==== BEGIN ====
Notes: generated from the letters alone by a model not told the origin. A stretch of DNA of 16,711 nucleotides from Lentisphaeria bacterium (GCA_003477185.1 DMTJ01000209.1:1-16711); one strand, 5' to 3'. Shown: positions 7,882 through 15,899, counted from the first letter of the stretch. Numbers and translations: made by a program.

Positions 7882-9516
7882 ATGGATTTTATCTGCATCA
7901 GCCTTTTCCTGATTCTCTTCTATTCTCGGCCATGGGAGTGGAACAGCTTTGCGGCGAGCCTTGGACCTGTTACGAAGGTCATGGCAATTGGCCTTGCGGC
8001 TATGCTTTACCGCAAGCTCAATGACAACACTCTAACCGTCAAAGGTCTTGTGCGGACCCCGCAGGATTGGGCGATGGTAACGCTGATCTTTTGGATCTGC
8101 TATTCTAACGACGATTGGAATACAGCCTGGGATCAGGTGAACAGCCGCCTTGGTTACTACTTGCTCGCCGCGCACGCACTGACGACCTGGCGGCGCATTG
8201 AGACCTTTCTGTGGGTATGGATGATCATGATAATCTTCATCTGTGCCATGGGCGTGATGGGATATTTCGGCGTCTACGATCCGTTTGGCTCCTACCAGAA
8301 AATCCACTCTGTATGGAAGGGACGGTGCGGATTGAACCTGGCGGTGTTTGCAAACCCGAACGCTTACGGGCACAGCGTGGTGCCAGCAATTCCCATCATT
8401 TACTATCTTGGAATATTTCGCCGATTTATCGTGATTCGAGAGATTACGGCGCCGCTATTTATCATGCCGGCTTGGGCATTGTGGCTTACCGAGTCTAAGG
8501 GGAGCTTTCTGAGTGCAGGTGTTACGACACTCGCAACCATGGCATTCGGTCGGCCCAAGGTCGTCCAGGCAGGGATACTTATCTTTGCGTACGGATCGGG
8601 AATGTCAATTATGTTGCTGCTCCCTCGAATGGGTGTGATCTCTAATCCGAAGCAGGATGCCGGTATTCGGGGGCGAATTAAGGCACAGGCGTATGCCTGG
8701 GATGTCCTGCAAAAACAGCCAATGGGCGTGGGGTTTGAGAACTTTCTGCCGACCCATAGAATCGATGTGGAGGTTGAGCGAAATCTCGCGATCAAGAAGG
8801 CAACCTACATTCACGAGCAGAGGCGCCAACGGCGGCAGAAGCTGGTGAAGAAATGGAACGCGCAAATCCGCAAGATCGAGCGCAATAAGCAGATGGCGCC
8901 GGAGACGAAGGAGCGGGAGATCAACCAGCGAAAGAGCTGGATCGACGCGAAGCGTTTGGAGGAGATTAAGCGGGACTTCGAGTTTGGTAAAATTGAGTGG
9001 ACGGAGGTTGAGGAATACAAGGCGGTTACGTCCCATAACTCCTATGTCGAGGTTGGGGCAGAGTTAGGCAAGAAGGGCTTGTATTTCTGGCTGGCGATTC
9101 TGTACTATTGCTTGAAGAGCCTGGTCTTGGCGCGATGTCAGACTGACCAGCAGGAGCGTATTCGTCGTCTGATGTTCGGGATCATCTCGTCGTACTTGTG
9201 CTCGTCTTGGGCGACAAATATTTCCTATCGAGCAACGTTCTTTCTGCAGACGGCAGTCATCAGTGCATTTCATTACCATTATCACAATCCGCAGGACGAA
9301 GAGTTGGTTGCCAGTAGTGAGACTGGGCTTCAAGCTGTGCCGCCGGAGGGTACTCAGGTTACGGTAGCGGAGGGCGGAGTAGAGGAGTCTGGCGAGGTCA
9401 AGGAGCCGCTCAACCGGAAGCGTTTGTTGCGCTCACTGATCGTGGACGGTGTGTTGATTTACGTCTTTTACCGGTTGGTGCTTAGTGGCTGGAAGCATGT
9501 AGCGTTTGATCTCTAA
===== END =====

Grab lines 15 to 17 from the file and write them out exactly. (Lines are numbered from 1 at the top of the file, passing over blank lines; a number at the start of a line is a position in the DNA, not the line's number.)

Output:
9001 ACGGAGGTTGAGGAATACAAGGCGGTTACGTCCCATAACTCCTATGTCGAGGTTGGGGCAGAGTTAGGCAAGAAGGGCTTGTATTTCTGGCTGGCGATTC
9101 TGTACTATTGCTTGAAGAGCCTGGTCTTGGCGCGATGTCAGACTGACCAGCAGGAGCGTATTCGTCGTCTGATGTTCGGGATCATCTCGTCGTACTTGTG
9201 CTCGTCTTGGGCGACAAATATTTCCTATCGAGCAACGTTCTTTCTGCAGACGGCAGTCATCAGTGCATTTCATTACCATTATCACAATCCGCAGGACGAA